On day 7 of instruction in my intro statistics course we spent the class working through a project comparing two population proportions using resampling.
Click here to download a pdf copy of the project: Two Proportion Resampling
Mike Sullivan recommends a hands-on simulation before turning to the computers, so I began by using poker chips for this scenario: A random sample of 15 students at my college had 9 female students in it (60% female), while a random sample of 8 students at a nearby college had 4 female students in it (50% female). Is this evidence that my college has a higher percentage of females?
I had 13 red poker chips for the 13 females and 10 white poker chips for the 10 males. You could use 13 red playing cards and 10 black playing cards if you prefer. The idea behind resampling is that if the two schools have the same percentage of female students we can randomly assign each of these 15 of these students to my college to determine how often we observe a sample difference of at least 10%. We picked 15 chips from the bag and kept track of how many times the sample contained at least 9 females. (It happened 4 of the 5 times we did it by hand.) Students, based on the one proportion simulations, immediately knew that this was probably not an unusual result if the two population proportions were equal.
Turn to the Computer
I then opened up a StatCrunch urn applet to repeat what we had done with the poker chips. I could quickly generate 1000 repetitions of the experiment, and we observed that my college’s sample had at least 9 females approximately half the time.
Students then used StatCrunch’s Resampling Applet for Two Proportions and investigated two cases where the sample percentages remained the same while the sample size increased. We followed up with a two-tail investigation rather than the right-tail approach we took concerning female students.
Incorporate Student Data
We finished the project using two data sets that students had gathered earlier in the week. They had sampled 50 students, recorded their gender, and asked two questions:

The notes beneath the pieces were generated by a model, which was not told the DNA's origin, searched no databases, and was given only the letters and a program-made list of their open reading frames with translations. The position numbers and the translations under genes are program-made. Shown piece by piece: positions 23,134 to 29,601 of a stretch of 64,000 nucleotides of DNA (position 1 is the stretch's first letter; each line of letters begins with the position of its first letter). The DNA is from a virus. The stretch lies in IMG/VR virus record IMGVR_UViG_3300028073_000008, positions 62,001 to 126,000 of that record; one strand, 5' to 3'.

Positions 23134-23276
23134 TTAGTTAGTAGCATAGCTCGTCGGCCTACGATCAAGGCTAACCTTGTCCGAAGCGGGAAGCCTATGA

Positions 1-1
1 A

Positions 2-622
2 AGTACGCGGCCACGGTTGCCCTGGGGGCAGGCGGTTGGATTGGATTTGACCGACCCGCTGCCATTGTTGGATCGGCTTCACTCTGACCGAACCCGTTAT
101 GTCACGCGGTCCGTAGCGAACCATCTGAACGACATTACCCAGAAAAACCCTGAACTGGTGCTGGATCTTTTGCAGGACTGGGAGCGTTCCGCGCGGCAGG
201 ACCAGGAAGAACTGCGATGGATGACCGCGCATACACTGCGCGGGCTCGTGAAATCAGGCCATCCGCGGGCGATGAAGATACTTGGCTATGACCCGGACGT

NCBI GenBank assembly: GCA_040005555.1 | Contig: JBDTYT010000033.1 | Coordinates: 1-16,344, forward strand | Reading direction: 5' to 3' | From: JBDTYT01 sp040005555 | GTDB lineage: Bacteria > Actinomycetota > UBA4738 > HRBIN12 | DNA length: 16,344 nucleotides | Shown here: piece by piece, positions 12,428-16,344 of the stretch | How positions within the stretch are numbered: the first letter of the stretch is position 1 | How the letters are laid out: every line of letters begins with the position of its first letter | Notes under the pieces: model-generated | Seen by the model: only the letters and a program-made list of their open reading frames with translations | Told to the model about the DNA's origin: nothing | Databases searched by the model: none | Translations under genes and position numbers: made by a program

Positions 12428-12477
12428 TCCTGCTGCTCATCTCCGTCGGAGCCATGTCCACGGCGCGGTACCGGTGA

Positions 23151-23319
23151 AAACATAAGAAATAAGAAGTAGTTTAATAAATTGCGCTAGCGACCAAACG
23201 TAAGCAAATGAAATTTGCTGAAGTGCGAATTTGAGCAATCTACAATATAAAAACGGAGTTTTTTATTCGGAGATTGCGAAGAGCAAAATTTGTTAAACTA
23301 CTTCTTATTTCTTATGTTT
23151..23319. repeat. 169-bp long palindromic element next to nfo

- Do you plan to vote in the upcoming election?
- A question of the student’s choice that they felt would produce different results for men and women.
Students then compared the proportion of women who answered yes to the proportion of men who did. Very few of the students were able to conclude that the two population proportions were different, and it gave us a great opportunity to discuss the impact of small samples when dealing with qualitative variables.
It took all of the 50 minutes to get through the project. In the future I might cut out one of the two resampling investigations comparing the percentage of females at the two colleges, and perhaps have the students only ask the one question of the 50 students. I could also spin off their second question into a take home project, with them bringing those results back the next day.
I’d love some feedback on this project, or this approach in general. Let me know what you think. This week we will be taking a look at bootstrapping to estimate a population mean or median and using simulation to determine whether a sample drawn from a population produces an unusual mean.